Since then, my MIL has continued to tell me she’s available “anytime” to help out. I no longer take this seriously. But this past week, my husband came home from a visit with them (he had the baby with him) and asked if I could please take the baby over to his parents’ house every other week when I go to the gym. His mom had told him she’s upset that I never ask her to watch the baby, that I’m using my friend as a sitter instead. Baffled, I told him about the exchange we had back when I originally asked her. Now he’s baffled too. I know that sometimes people make offers they don’t want you to take them up on, but how are you supposed to handle it when they make the offer, make it clear they don’t mean it, then are hurt you don’t take them up on the offer? Should we address this with her or just smile and nod every time she offers in the future, knowing it’s not really meant? (And then what? He tsk-tsks and nods sympathetically every time she complains to him about it?)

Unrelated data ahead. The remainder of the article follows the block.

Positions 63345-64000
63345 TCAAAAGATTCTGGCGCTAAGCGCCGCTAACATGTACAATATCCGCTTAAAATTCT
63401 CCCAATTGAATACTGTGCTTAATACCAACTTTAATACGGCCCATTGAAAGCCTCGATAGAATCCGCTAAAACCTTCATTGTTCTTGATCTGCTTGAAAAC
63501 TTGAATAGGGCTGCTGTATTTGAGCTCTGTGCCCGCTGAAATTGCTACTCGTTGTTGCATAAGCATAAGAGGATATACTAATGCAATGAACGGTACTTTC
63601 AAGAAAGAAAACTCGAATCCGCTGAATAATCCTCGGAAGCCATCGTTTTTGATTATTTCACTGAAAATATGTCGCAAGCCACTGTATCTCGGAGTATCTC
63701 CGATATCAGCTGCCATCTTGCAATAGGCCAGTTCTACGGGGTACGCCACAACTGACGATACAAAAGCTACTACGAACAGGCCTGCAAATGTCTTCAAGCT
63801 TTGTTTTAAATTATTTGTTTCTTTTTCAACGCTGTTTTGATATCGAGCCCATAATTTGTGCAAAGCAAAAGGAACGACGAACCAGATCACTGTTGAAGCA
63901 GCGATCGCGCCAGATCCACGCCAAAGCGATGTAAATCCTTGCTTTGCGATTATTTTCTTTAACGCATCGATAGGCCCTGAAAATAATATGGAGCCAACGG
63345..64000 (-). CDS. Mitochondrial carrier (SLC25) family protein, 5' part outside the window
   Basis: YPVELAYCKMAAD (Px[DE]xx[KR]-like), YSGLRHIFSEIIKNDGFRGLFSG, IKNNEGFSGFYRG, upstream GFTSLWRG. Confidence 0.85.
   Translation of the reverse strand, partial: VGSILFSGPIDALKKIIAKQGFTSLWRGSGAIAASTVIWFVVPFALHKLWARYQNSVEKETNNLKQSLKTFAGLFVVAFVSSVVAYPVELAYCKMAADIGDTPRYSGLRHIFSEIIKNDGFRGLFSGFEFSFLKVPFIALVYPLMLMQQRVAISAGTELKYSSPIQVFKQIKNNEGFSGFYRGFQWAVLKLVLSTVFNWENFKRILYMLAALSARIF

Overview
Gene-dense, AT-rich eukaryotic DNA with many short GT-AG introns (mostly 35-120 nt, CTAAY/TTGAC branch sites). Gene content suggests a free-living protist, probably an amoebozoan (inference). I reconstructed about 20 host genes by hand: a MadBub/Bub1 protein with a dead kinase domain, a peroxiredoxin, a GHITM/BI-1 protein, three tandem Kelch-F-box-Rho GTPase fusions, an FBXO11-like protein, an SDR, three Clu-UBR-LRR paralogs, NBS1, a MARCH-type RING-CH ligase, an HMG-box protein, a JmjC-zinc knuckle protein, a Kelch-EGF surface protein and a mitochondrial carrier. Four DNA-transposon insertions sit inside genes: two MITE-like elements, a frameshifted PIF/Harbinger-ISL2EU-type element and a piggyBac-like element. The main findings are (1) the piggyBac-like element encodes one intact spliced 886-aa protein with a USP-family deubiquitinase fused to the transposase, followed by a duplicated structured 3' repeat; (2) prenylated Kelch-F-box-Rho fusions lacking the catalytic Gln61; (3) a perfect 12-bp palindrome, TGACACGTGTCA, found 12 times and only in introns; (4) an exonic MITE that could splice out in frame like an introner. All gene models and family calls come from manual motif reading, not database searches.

Smile and nod all the way! Tsk-tsk and nod all the way afterward! There is no upside to addressing this directly, at least not now. Her feelings will be hurt, you and your husband will get angry, and it will turn into a whole thing. It might be worth giving it another try later on—and I’d give it at least six months—the same way you did last time. If she equivocates again, give up. It’s back to the smile and nod. Some people can’t admit to themselves that they’re full of it, alas. (Maybe you can make taking her up on it an annual event. Maybe eventually she’ll take you up on your taking her up on it. You never know.)